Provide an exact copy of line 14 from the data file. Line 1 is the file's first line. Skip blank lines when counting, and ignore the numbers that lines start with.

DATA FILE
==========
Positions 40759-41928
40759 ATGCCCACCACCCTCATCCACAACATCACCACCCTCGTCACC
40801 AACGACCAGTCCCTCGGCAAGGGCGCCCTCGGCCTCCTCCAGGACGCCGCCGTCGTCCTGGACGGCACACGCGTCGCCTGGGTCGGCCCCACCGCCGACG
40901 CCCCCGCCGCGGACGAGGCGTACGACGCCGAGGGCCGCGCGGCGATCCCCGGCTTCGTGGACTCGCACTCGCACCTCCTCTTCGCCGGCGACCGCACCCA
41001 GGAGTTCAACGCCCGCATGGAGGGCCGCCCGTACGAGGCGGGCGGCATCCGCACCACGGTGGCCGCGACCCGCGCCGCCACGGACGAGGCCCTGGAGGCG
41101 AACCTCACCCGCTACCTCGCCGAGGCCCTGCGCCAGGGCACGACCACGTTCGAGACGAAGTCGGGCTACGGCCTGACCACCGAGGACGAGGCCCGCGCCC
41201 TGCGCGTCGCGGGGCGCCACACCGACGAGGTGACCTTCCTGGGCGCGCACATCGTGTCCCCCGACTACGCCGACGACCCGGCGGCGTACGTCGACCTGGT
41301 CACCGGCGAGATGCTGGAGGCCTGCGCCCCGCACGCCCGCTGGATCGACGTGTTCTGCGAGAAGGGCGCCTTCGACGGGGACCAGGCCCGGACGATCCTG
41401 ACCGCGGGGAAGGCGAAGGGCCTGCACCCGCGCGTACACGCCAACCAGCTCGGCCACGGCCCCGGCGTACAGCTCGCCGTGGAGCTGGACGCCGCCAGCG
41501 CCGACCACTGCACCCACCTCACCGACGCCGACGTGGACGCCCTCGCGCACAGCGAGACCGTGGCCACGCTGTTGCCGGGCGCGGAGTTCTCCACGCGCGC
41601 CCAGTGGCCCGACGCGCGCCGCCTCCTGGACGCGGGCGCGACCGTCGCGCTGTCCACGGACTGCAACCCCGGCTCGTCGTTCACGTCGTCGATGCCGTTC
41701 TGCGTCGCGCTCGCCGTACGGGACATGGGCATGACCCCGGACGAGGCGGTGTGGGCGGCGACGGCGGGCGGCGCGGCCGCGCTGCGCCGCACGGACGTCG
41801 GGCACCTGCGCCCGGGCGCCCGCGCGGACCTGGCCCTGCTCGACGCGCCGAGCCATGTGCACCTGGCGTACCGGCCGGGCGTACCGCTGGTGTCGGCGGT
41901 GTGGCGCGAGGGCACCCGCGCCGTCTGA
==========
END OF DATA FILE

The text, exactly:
41901 GTGGCGCGAGGGCACCCGCGCCGTCTGA